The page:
"The opportunity to study non-business subjects at a B-School was a big factor behind me in selecting MIT Sloan, and my choice has been vindicated."
From case studies to research centers, students have access to a vast array of resources at MIT Sloan and across the wider MIT community. The list below is separated into two categories: learning and research resources like speaker series and video archives and logistical support systems like libraries and computer help. Keep in mind that these links represent just a sampling of the resources available to you across the MIT campus.
Learning Opportunities & Research Resources
Dean’s Innovative Leader Series: Opportunities for frank discussions with the leaders who are shaping the world.
Finance and Economics: Articles and lectures analyzing financial markets, recovery strategies, and other essential economic issues.
Global MIT Sloan: A network designed to give you the knowledge to conduct business and forge collaborations in every corner of the global marketplace.
Independent Activities Period (IAP): Hundreds of activities for entertainment, recreation, and learning are offered every year during the month of January — and are open to the entire MIT community.
OpenCourseWare (OCW): A free online educational resource of faculty, students, and self-learners around the world.
Research Centers: A dynamic network of interdisciplinary research groups such as the MIT Center for Digital Business and the MIT Entrepreneurship Center.
MIT Sloan Teaching Innovation Resources (MSTIR): Free teaching resources like case studies, simulations, deep dives, and industry, business, and country overviews.
MIT World: On-demand video of significant public events at MIT featuring many of the most influential leaders and innovators of our day.
The MIT Sloan Sustainability Initiative: Resources to help you understand sustainability issues and make choices that are both socially and fiscally responsible.
Logistical Resources & Support Systems
Harvard/MIT Cooperative Society (The Coop): The official bookstore of MIT and Harvard — textbooks, bestsellers, insignia items, and much more.
Information Services & Technology: Everything you need to get connected and computing at MIT.
MIT Libraries: A wide range of print and electronic materials at five libraries: Architecture and Planning, Engineering, Humanities, Science, and Management and Social Science.
MIT Press Bookstore: Books and journals published by The MIT Press, as well as an intriguing selection of titles about science, technology, society, and more.
Writing & Communication Center: Free consultation for students preparing written materials of any kind.
“I knew about American business, but not enough about what’s really become a global economy. … You can read about it all you want, but there’s no substitute for being there and seeing the context and seeing how completely different these [other countries] are.”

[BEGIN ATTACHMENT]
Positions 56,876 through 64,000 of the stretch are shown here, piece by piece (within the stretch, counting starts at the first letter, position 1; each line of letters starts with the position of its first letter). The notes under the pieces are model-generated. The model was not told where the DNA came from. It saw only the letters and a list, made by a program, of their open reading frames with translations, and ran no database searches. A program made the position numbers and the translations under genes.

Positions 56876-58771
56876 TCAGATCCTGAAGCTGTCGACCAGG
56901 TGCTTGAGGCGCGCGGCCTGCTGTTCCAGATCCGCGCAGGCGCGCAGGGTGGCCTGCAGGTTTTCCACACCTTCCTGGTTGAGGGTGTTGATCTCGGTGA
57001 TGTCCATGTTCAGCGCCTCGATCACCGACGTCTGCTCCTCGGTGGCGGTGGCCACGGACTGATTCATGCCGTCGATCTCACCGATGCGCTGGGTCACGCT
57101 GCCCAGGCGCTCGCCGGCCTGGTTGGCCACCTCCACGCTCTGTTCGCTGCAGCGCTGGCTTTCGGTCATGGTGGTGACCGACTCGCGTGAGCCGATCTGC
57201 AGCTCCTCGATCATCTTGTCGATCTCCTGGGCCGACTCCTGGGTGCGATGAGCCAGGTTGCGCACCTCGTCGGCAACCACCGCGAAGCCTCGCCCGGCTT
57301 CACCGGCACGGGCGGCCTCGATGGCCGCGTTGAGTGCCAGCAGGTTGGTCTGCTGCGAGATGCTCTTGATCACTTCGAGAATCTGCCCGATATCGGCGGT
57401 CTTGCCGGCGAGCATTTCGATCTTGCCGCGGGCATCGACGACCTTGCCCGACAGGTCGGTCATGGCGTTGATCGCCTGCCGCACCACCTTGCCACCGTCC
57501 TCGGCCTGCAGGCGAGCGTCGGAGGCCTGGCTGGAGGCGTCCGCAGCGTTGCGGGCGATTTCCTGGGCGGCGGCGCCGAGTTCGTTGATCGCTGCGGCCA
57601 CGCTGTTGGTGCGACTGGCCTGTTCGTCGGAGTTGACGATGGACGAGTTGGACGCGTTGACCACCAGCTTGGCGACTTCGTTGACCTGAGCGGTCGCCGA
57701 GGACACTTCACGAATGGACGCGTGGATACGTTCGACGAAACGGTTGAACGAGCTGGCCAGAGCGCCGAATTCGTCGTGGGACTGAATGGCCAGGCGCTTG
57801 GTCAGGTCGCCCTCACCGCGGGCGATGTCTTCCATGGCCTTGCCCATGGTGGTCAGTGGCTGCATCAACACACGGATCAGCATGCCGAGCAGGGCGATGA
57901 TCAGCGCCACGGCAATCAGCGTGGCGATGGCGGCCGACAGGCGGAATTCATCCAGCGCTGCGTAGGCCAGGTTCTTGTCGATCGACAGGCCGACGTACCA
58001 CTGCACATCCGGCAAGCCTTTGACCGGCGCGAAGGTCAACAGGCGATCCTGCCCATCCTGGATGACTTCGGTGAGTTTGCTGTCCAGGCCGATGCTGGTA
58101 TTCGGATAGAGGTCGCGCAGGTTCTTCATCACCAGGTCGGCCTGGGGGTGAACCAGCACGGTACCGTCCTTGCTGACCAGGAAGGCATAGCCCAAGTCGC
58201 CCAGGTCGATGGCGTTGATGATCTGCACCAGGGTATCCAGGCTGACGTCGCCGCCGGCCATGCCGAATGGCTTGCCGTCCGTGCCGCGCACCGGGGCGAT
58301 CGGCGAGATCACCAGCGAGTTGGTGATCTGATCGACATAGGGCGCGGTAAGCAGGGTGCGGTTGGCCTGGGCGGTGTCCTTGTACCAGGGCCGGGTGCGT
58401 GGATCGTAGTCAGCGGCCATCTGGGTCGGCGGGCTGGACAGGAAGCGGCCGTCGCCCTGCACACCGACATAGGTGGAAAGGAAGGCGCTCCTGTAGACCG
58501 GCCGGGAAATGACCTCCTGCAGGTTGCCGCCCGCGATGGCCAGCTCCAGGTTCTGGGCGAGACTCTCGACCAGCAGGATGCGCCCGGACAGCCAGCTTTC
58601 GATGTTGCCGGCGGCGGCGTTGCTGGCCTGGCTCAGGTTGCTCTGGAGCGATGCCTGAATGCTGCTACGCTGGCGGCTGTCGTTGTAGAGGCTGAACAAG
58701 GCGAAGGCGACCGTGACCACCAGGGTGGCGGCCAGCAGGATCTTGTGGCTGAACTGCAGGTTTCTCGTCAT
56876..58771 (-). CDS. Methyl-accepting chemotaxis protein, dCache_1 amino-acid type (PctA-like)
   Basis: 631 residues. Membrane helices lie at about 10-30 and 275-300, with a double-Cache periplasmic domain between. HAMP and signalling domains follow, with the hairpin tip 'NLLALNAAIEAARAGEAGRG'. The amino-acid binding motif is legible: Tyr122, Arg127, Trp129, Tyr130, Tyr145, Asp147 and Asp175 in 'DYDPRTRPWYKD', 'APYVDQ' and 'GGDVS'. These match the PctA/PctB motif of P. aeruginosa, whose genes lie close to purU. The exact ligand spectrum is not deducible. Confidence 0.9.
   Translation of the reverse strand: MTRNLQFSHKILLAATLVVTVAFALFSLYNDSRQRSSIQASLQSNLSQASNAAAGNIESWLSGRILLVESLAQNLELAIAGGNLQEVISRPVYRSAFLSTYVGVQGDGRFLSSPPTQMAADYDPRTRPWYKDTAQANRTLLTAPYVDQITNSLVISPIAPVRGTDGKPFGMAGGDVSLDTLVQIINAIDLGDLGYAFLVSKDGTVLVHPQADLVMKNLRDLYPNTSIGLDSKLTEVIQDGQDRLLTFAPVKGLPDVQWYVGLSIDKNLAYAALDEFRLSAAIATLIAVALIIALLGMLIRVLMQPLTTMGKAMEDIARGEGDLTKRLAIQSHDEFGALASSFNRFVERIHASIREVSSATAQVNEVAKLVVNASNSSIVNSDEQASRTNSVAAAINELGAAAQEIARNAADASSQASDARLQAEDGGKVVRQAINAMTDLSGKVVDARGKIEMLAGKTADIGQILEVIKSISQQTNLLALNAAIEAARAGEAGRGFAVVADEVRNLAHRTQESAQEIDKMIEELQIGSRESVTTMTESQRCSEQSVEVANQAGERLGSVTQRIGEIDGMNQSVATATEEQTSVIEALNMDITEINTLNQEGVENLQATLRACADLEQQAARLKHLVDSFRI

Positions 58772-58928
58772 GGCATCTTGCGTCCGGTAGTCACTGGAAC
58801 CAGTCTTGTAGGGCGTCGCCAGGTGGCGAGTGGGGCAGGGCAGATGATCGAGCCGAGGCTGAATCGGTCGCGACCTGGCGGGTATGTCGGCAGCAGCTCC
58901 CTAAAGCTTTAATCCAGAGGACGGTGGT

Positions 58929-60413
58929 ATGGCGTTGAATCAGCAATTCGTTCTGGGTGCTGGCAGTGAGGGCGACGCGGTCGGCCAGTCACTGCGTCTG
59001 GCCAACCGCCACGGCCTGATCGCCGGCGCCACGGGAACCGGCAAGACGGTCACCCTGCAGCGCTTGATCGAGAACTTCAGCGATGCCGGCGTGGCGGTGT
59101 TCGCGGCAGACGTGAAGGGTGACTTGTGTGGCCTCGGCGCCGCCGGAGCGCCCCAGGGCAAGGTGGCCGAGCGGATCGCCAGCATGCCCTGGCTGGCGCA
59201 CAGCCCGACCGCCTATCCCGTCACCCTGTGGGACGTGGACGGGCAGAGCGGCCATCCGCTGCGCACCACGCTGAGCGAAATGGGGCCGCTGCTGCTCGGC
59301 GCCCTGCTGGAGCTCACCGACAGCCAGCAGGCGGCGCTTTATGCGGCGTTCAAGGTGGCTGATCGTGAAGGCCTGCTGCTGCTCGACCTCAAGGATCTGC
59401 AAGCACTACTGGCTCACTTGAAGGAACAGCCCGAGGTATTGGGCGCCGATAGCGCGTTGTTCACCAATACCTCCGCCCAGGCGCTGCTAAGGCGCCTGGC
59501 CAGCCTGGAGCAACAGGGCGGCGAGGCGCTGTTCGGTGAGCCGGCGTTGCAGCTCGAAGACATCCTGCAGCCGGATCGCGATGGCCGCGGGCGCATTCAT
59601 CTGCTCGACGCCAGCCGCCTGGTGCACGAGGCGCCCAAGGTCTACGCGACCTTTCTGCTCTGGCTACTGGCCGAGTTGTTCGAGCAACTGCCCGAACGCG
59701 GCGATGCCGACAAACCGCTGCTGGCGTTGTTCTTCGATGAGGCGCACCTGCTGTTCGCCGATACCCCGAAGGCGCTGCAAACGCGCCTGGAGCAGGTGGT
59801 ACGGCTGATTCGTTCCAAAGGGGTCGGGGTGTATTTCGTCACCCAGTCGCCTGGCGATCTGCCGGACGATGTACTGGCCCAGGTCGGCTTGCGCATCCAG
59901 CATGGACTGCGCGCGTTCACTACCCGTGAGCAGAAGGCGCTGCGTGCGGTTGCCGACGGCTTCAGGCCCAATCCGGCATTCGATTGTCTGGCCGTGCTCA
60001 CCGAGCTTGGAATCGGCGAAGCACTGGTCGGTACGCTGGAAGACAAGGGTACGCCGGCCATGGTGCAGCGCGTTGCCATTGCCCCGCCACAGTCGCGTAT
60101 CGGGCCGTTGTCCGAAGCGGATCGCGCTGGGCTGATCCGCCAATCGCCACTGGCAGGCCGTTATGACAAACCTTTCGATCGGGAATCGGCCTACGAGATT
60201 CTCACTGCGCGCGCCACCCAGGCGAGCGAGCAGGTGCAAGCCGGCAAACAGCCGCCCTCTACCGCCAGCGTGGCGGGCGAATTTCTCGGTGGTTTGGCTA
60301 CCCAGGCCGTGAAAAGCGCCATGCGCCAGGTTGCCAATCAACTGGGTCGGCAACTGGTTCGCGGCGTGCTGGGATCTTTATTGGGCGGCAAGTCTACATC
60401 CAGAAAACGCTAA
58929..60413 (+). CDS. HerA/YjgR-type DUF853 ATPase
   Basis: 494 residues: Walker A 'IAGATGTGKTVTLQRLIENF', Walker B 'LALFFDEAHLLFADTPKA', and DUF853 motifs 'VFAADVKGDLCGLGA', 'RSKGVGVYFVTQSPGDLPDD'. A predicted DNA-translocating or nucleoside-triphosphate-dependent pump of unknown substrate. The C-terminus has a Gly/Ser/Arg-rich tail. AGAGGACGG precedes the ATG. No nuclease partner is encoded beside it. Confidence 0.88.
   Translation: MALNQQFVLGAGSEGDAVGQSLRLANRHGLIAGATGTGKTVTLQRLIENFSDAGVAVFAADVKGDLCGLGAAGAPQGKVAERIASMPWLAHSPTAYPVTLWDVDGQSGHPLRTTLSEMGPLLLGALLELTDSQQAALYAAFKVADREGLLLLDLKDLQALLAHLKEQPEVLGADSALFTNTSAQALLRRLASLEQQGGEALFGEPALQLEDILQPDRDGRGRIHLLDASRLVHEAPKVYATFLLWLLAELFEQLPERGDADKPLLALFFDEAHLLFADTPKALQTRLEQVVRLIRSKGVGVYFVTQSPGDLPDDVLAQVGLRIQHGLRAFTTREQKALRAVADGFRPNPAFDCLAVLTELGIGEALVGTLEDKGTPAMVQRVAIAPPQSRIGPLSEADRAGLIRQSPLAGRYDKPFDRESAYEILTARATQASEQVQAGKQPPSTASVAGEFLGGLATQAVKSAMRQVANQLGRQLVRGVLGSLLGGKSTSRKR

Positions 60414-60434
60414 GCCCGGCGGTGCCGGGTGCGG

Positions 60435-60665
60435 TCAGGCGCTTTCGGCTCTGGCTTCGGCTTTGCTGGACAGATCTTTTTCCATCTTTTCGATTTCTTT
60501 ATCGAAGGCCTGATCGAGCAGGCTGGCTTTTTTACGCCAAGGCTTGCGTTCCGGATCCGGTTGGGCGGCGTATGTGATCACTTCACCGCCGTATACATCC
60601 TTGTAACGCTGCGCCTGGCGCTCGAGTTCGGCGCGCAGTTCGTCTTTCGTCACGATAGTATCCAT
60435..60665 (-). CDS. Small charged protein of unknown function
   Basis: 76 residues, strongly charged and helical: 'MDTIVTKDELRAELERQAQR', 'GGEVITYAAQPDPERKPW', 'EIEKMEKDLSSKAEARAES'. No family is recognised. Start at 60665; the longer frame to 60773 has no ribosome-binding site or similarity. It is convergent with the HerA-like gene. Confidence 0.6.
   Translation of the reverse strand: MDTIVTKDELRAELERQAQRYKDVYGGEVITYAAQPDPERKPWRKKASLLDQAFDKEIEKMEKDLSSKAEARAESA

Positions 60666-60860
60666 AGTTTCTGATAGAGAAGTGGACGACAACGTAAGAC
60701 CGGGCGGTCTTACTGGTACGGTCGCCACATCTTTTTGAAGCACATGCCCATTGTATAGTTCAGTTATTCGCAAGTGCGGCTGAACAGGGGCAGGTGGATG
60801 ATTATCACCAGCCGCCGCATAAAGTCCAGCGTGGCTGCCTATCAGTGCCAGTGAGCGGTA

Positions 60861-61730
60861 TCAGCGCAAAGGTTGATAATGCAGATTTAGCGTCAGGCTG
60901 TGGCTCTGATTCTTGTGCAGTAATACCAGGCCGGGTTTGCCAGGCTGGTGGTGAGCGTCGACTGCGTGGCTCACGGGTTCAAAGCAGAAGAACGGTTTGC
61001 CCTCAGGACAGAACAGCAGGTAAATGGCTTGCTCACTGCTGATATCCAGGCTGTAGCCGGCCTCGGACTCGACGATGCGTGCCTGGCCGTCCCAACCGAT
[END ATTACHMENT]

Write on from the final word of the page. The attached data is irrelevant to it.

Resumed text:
“I can honestly say that when I was planning on coming to business school I never thought that witnessing the birth of a child would be included in the education. It was definitely an experience.”
“We are very much an action-learning environment. The way to learn leadership is not only through reading cases, not only through learning theory — in fact we don’t want people to regurgitate the theory. We want people to take theory and to live it, use it.”
“It was really rewarding that they wanted to know what we thought. We left there being fairly certain that they will do some of the things that we suggested.”
"The relationships that we forged helped us to turn out a better project. We were able to test our hypotheses with the people that we spoke with every single day. And really, I think the friendships that you develop really propel the work that you’re doing."
“[The India Lab] program is one of the reasons I came to Sloan. ... The hands-on learning that MIT offers was a huge differentiator.”
“The concept behind enterprise architecture is that you have all these machines, you have all these business processes, you have all these people doing things, how do you make sure they all come together and achieve business objectives that make you more competitive.”
“At MIT Sloan you have a lot of opportunities to explore entrepreneurship. Especially in a place like Kampala where you have a lot of development, entrepreneurship can be very exciting.”
“We’re very interdisciplinary. Among the faculty in the group are an economist, a political scientist, a sociologist, and an industrial relations specialist. We’ve always made a big effort to be open to a variety of perspectives, but also to go beyond being open to them, to want to bring them in, because it makes for a richer environment.”
“I came to Sloan because of its high rankings within the sustainability community, specifically the professors. The S-Lab class itself is part of what drew me to Sloan. And the reason I came to business school was to learn the business speak that really is what connects with people."
“One of the reasons I came to Sloan was because I wanted to be at a top MBA institution worldwide. But I also wanted access to working with the latest innovations and the highest technology that was coming out of the MIT labs.”
“I love being in a place that is such a nexus of people and ideas — people coming to learn something new and to define themselves. Being a part of that process is a real honor and a real gift.”
“Because of the diversity of our backgrounds, when we hit the ground in Tanzania it almost was a natural play where different people assume different roles.”
“The conditions in the neighborhoods we were visiting were different than what we realized before getting there. Beyond that, what was surprising was that there weren’t surprises!”
“We are very much an action-learning environment. The way to learn leadership is not only through reading cases, not only through learning theory. We want people to take theory and to live it, use it.”